[2] See David Goldberg & David Taras, ed., The Domestic Battleground: Canada and the Arab-Israeli Conflict (McGill-Queen's University Press, 1989); and Ronnie Miller, From Lebanon to the Intifada: The Jewish Lobby and Canadian Middle East Policy (University Press of America, 1991).

[3] Elazar & Waller: p. 106.

[4] Atif Kubursi and Michael Lynk, "Canadian-Israeli free trade: a step backward for peace," The Globe and Mail, November 5, 1996 (A17).

[5] Reuters Staff, "Canada minister to lead trade delegation to Israel," Reuters News, February 17, 1997; David Israelson, "Trade mission to Israel aims at boosting business," The Toronto Star, February 17, 1997 (E3); and Enchin Harvey, "50 firms on trade trip to Israel: Bombardier, Spar seek contracts in wake of free-trade agreement," The Globe and Mail, February 24, 1997 (B4).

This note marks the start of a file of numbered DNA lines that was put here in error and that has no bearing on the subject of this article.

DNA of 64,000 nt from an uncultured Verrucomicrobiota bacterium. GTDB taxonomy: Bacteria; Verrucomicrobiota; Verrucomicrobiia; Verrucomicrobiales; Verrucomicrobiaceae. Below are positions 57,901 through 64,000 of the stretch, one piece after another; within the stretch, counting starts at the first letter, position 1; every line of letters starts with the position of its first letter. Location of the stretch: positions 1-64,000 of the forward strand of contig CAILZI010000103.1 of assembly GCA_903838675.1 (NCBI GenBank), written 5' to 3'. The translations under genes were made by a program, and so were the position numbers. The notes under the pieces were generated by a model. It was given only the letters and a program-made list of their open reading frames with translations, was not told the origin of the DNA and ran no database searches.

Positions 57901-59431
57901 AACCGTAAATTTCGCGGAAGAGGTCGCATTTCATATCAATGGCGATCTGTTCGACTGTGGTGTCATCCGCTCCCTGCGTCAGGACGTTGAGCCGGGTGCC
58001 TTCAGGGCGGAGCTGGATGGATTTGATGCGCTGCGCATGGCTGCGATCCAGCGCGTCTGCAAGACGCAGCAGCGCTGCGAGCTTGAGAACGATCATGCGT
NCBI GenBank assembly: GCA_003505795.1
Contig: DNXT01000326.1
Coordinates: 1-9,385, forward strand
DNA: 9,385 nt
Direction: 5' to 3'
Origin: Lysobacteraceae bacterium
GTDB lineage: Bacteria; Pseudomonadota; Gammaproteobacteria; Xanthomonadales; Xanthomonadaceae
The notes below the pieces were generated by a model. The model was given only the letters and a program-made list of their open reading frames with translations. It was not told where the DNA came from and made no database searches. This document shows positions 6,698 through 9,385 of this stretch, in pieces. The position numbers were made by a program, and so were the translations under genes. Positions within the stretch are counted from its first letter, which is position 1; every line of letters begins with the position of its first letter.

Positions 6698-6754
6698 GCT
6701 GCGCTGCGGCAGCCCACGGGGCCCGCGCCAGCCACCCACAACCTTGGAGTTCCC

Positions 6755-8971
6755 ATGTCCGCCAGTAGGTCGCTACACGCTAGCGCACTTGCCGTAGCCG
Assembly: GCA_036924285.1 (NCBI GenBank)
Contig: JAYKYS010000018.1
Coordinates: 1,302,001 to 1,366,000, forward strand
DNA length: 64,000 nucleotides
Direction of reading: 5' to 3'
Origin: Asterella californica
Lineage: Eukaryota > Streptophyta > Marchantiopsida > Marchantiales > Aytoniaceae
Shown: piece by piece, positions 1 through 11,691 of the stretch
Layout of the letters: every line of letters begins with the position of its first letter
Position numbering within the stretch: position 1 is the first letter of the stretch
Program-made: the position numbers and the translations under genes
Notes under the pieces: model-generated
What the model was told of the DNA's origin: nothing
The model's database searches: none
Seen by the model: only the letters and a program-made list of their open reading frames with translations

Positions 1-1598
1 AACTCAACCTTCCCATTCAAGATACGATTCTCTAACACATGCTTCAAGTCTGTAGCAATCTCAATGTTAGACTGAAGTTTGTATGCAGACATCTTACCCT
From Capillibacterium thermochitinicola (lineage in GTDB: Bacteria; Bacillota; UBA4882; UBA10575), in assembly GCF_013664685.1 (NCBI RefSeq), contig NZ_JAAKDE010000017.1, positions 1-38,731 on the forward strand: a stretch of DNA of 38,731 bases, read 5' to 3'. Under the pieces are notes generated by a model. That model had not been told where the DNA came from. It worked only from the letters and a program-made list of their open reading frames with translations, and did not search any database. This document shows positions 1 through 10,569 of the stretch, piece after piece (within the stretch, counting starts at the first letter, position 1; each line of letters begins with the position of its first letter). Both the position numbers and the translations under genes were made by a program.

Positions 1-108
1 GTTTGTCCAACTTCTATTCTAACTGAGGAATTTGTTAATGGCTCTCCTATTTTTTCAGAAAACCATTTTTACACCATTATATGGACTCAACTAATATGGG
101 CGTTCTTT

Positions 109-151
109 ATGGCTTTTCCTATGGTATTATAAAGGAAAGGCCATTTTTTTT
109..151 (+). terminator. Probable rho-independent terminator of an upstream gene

[6] David Harris, "Israel, Canada sign research funding pact," The Jerusalem Post, February 25, 1997 (04).

[7] York University professor David Noble deserves credit for initiating important research and discussion around this issue. See his "The New Israel Lobby in Action," Canadian Dimension, November/December 2005.

[8] Oakland Ross, "Power struggle 'crisis' worries Jewish groups," Toronto Star, October 4, 2003 (A01).

[9] Drew Hasselback, "CEOs call for greater US integration," National Post/Financial Post, July 30, 2002 (FP1).

[10] Peter Morton, with files from Theresa Tedesco and Tony Sekus, "Business event of winter season," National Post/Financial Post, with files from Canadian Press, April 8, 2003 (FP1).

[11] John Ibbitson, "In case you missed it, our Mideast policy has shifted," Globe and Mail, December 3, 2004 (A4).